Inside Tory Burch’s World


Tory Burch’s

decorative T hardware on ballet flats and leather handbags is as well known among her fashion fans as the Golden Arches are to french fry lovers. But ever since she co-founded her namesake brand in 2004, she has refused to go all-in, even as other brands made logos a key part of their strategy. Then this past February—mid-pandemic—she put out tote bags, sneakers and hats slathered in head-to-head Ts enclosed in circles. Burch still refuses to call it a logo line. It’s officially the T Monogram collection. 

“I wasn’t against logo bags,” says Burch, 55, who sees her original Ts on shoe buckles and handbags as an emblem rather than a logo. Vocabulary aside, it took her, she says, two years to perfect the jacquard motif, It is a similar sort of repeat pattern to the interlocking LV’s or double G’s that have fueled the profits of luxury brands

Louis Vuitton

and Gucci, but announces the wearer as a proud Tory gal. The risk, of course, is that a line awash in logos could cheapen the brand’s image—a fate previously suffered by American brands Michael Kors and Coach. 

“I don’t want to say I’m not a logo person because there’s different sides to me, but it’s not for me,” Burch says. “It was never about, Oh I have to wear a certain label.”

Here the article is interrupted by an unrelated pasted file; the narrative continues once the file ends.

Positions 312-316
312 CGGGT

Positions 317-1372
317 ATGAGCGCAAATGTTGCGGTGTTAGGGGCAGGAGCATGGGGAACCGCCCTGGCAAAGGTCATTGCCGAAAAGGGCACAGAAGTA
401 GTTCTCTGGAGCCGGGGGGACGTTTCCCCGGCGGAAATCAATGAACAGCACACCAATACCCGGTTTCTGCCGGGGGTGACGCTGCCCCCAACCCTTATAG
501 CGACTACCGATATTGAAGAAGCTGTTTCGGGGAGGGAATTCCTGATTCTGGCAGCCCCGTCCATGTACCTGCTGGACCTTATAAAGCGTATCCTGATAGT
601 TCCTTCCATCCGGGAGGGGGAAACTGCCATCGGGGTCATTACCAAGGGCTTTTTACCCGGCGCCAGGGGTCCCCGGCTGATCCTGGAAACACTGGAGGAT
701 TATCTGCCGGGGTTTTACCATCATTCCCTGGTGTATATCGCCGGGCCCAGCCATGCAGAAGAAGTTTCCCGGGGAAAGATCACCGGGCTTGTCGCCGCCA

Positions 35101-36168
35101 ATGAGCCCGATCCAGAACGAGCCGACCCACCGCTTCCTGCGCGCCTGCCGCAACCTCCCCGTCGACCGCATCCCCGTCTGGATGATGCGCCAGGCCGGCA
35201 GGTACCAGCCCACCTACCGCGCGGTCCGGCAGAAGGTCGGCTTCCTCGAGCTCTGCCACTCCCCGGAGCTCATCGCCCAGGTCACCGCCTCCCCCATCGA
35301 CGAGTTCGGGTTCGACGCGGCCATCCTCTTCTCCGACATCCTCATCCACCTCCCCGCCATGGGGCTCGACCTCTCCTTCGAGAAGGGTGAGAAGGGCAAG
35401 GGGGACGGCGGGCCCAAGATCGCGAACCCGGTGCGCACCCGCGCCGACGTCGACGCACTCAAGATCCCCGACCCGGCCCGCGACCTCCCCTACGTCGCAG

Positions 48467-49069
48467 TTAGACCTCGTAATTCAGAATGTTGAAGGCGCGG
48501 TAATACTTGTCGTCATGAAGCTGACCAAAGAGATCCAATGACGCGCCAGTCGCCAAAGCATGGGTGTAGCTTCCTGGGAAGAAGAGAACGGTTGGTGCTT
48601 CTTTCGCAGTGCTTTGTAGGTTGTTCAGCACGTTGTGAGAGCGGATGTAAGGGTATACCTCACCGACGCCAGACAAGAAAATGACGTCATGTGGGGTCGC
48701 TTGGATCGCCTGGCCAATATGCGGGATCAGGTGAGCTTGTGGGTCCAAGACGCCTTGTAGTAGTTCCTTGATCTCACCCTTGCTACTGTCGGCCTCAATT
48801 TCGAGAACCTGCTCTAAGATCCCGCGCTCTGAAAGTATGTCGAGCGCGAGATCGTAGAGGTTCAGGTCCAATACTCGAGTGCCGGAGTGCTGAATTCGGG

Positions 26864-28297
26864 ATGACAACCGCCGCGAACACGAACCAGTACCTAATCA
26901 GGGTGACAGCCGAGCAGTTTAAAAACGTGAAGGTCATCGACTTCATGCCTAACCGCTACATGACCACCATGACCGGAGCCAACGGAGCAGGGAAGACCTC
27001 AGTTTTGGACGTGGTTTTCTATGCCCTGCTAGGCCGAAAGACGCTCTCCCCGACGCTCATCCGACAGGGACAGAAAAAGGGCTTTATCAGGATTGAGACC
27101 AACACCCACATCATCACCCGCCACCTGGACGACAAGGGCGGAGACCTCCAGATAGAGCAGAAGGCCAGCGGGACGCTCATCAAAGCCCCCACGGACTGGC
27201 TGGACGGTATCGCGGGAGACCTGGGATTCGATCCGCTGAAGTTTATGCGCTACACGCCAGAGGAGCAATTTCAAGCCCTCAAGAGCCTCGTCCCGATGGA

After overcoming her personal doubts, Burch deployed a strategy in keeping with each new initiative since she launched the brand 17 years ago: to offer luxurious but affordable fashions. Burch is pinning her hopes on matching the materials and workmanship of a European luxury brand while employing American-style cost efficiencies—manufacturing in Portugal, Spain and Vietnam, for instance, rather than France. A pair of logo Gucci espadrille slides will set you back $520, while you would lay down $198 for the T Monogram pair.  

Burch’s eponymous company has held steadfast to maintaining this  American-price-Euro-luxury differential while conservatively navigating two global crises—the 2008 financial crash and the 2020 pandemic—profitable and largely unencumbered by debt, they say. She spent much of the past year retrenching amid temporary store closures and employee furloughs, while at the same time planning an evolution into a global brand that uses upgraded materials and designs. Tory Burch also plans aggressive investments in digital and supply-chain technology. With much of the world emerging from the pandemic, Burch will also return to expanding her retail store network—including an intended 60 new stores in China—beginning in August with a new flagship at 151 Mercer Street in New York City’s Soho neighborhood. It announces her new, less preppy, more sophisticated aesthetic.